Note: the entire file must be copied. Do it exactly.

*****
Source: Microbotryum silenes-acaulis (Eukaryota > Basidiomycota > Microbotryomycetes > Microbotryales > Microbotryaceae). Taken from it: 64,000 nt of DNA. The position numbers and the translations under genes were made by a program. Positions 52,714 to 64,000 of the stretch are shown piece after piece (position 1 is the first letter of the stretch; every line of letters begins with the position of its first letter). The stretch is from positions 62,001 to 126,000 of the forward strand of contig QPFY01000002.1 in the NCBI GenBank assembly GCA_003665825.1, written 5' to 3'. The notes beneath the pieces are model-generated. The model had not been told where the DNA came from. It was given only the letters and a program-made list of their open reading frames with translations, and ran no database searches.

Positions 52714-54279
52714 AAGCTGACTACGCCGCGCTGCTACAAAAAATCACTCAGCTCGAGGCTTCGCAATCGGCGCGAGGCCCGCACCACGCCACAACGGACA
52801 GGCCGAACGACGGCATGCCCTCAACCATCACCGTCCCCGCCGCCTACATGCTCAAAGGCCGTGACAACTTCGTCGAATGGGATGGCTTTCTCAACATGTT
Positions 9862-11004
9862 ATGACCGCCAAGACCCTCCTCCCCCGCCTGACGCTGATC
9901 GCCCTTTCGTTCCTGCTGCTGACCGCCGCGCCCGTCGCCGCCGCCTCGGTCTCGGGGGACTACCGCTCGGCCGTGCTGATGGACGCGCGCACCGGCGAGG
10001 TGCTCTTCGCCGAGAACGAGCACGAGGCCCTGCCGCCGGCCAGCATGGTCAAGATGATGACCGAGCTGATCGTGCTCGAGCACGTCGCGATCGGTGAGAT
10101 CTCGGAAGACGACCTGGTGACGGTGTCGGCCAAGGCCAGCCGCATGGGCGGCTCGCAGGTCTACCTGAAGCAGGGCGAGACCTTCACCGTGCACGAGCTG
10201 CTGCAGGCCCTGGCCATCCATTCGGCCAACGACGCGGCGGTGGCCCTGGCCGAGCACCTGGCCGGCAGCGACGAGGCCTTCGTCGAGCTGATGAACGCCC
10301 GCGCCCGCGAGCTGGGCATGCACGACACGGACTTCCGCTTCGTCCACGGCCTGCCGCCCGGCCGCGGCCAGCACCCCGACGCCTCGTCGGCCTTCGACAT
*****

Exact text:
Source: Microbotryum silenes-acaulis (Eukaryota > Basidiomycota > Microbotryomycetes > Microbotryales > Microbotryaceae). Taken from it: 64,000 nt of DNA. The position numbers and the translations under genes were made by a program. Positions 52,714 to 64,000 of the stretch are shown piece after piece (position 1 is the first letter of the stretch; every line of letters begins with the position of its first letter). The stretch is from positions 62,001 to 126,000 of the forward strand of contig QPFY01000002.1 in the NCBI GenBank assembly GCA_003665825.1, written 5' to 3'. The notes beneath the pieces are model-generated. The model had not been told where the DNA came from. It was given only the letters and a program-made list of their open reading frames with translations, and ran no database searches.

Positions 52714-54279
52714 AAGCTGACTACGCCGCGCTGCTACAAAAAATCACTCAGCTCGAGGCTTCGCAATCGGCGCGAGGCCCGCACCACGCCACAACGGACA
52801 GGCCGAACGACGGCATGCCCTCAACCATCACCGTCCCCGCCGCCTACATGCTCAAAGGCCGTGACAACTTCGTCGAATGGGATGGCTTTCTCAACATGTT
Positions 9862-11004
9862 ATGACCGCCAAGACCCTCCTCCCCCGCCTGACGCTGATC
9901 GCCCTTTCGTTCCTGCTGCTGACCGCCGCGCCCGTCGCCGCCGCCTCGGTCTCGGGGGACTACCGCTCGGCCGTGCTGATGGACGCGCGCACCGGCGAGG
10001 TGCTCTTCGCCGAGAACGAGCACGAGGCCCTGCCGCCGGCCAGCATGGTCAAGATGATGACCGAGCTGATCGTGCTCGAGCACGTCGCGATCGGTGAGAT
10101 CTCGGAAGACGACCTGGTGACGGTGTCGGCCAAGGCCAGCCGCATGGGCGGCTCGCAGGTCTACCTGAAGCAGGGCGAGACCTTCACCGTGCACGAGCTG
10201 CTGCAGGCCCTGGCCATCCATTCGGCCAACGACGCGGCGGTGGCCCTGGCCGAGCACCTGGCCGGCAGCGACGAGGCCTTCGTCGAGCTGATGAACGCCC
10301 GCGCCCGCGAGCTGGGCATGCACGACACGGACTTCCGCTTCGTCCACGGCCTGCCGCCCGGCCGCGGCCAGCACCCCGACGCCTCGTCGGCCTTCGACAT